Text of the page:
Have you ever thought about how many decisions you make in a single day?
I suggest you try to count them.
For many, the first decision is to turn off the alarm and get up, or hit the snooze button and get ten more minutes of sleep. The next decision might be to either let the dogs out and get the paper, or shower and get ready for work.
Two decisions just as your feet hit the bedroom floor. At that rate, you are looking at about 500 decisions each day.
I think that is a lot of deciding to do.
Difficulties of Decisions
In the scheme of your day, those first two decisions are relatively simple. They impact no one other than yourself unless you keep hitting the snooze button and are late for work.
As your day progresses, however, the difficulty of the choices you will need to make will invariably increase. And within any given day, you will likely face at least one decision that will be agonizingly difficult to make.
It is these types of decisions that cause problems. Although they vary from decisionmaker to decisionmaker, everyone has some level of decisions that will cause them anguish, to lose sleep, and cause serious stress.
Choosing to return an irate client’s call, confronting an underperforming colleague, or asking to change project teams all require significant energy. To hire a new employee, fire an existing employee, or decide to promote someone can all be debilitating.
And with these difficult decisions occupying your mind, simple choices often become all the harder to make. Without warning, un-made decisions begin to pile up, and you find yourself in a position where no decisions get made.
This is why having a strategy for making difficult decisions becomes absolutely necessary.
Making Difficult Decisions
We need to take the “overwhelming” nature out of difficult decisions by following a step-by-step process to arrive at a direction. Granted, not all difficult decisions are the same. The complexity of decisions varies dramatically depending on the level of uncertainty, the complexity of the facts, the risks involved, the number of potential alternatives, and how people will respond to the decision.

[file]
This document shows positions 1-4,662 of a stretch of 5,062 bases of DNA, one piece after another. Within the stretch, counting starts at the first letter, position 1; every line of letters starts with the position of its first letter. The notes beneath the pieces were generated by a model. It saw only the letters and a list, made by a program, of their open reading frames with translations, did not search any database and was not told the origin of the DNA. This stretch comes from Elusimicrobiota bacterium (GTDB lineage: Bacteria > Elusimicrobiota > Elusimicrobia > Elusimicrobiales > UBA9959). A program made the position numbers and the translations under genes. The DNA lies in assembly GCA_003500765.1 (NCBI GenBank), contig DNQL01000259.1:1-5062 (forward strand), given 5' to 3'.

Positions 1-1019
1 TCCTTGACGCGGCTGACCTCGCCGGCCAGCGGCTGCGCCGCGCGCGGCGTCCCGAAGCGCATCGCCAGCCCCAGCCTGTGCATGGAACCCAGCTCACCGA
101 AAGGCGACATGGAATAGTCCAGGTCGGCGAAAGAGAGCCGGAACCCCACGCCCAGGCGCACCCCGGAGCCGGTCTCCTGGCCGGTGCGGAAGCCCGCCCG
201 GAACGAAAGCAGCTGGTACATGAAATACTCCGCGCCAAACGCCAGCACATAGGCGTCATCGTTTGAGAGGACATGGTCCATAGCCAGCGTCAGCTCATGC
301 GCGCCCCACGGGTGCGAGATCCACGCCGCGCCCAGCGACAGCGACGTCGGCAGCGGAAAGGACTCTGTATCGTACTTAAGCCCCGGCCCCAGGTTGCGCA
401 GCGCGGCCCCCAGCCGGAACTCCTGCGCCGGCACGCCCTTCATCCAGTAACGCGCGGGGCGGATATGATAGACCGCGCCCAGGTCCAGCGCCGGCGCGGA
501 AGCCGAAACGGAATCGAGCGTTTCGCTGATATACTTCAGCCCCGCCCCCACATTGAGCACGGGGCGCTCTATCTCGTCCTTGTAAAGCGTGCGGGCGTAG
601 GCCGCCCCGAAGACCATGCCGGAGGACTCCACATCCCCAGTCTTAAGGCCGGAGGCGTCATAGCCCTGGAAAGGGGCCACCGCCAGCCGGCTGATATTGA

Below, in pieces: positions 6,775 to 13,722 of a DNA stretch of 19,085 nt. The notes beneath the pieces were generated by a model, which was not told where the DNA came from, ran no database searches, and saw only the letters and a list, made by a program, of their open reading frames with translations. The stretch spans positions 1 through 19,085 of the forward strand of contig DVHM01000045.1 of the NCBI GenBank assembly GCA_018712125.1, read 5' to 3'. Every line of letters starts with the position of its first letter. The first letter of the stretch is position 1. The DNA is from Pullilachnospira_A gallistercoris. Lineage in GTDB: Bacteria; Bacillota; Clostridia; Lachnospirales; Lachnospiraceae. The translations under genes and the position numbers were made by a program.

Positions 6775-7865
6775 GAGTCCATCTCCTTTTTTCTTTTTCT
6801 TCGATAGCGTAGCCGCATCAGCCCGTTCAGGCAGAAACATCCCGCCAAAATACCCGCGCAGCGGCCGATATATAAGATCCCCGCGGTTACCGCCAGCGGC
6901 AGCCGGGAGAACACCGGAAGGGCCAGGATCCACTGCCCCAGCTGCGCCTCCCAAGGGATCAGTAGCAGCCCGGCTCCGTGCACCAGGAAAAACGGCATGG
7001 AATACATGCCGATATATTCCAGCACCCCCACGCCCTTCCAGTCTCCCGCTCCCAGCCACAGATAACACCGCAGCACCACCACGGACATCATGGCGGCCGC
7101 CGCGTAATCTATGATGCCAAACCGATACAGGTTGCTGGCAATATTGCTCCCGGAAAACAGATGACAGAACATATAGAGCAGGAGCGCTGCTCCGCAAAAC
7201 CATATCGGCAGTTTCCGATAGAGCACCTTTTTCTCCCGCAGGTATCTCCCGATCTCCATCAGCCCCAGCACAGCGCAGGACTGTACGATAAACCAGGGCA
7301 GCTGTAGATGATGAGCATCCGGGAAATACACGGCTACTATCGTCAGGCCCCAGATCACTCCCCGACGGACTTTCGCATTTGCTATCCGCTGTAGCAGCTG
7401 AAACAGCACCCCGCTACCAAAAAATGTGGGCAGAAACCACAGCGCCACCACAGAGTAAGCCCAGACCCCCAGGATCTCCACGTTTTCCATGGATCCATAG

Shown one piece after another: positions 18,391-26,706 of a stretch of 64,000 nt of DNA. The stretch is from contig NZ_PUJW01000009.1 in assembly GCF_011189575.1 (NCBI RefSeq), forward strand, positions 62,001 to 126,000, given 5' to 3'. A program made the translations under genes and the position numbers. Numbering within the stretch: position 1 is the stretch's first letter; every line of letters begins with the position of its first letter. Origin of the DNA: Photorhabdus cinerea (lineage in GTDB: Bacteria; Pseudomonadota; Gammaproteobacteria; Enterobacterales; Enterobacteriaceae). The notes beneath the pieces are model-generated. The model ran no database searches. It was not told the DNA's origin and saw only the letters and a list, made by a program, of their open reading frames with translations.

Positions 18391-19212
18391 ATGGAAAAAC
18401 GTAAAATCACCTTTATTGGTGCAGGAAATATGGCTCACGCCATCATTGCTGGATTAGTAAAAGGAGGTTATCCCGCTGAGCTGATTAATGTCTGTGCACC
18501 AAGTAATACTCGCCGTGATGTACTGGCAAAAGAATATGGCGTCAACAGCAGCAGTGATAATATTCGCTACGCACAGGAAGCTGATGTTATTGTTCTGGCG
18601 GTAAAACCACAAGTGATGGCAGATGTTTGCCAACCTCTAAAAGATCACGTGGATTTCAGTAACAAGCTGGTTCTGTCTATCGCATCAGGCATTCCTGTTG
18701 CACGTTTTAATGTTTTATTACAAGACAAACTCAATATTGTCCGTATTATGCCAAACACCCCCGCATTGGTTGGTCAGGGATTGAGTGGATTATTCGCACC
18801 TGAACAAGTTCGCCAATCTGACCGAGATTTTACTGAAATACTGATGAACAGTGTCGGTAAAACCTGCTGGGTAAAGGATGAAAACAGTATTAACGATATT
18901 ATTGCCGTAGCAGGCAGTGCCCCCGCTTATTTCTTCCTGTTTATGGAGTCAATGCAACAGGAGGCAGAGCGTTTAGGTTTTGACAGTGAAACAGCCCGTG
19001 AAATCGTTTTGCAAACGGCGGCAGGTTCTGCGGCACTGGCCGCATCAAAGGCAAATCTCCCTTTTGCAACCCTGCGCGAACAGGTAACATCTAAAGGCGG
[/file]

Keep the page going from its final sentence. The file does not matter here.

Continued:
Here is a series of suggested steps to be used in making decisions.
- Evaluate who must be involved in the decision-making process. Is this a decision that can be made within the four walls of your office, or do you need to bring in other stakeholders?
2. Gather all the facts. Don’t rely on assumptions, but dig for all the facts, especially from those who may not benefit from your decision.
- List all conceivable outcomes based on the facts. The longer this list, the better your decision will be. At this point, you may want the stakeholders to offer other alternatives that are not obvious to you.
- Explore your options. Evaluate the feasibility, risks, and implications for each outcome. Involve all the stakeholders for their input.
- Pick the best choice. Many times the selection is obvious.
- Take a breath. Resist the impulse to move ahead. Take a step back and look objectively at your entire process and final decision. Does your decision “seem” right? If not, start over.
- Implement. Communicate efficiently and effectively. Your decision was difficult, but you have a process to back it up, and through the process, a decision was made for the best of the business.
The Bible has much to offer about decisions.
- Stakeholders – Proverbs 11:14
For lack of guidance a nation falls,
but victory is won through many advisers.
- Facts – Proverbs 18:13
To answer before listening—
that is folly and shame.
- Alternatives – Proverbs 14:15
The simple believe anything,
but the prudent give thought to their steps.
- Options – Proverbs 21:5
The plans of the diligent lead to profit
as surely as haste leads to poverty.
- Pick a solution – Proverbs 3:5-6
Trust in the Lord with all your heart
and lean not on your own understanding;
in all your ways submit to him,
and he will make your paths straight.
- Take a breath – Proverbs 19:2
Desire without knowledge is not good—
how much more will hasty feet miss the way!
- Move on – Philippians 4:6-7
Do not be anxious about anything, but in every situation, by prayer and petition, with thanksgiving, present your requests to God. And the peace of God, which transcends all understanding, will guard your hearts and your minds in Christ Jesus.
Decision making is one of the core competencies of all leadership. It’s not about the decisions you make; it is about how you make decisions and how you move forward after making the decision.
The Bible has an important role in your decisions, and you will discover this process of decision making is much easier once you involve God.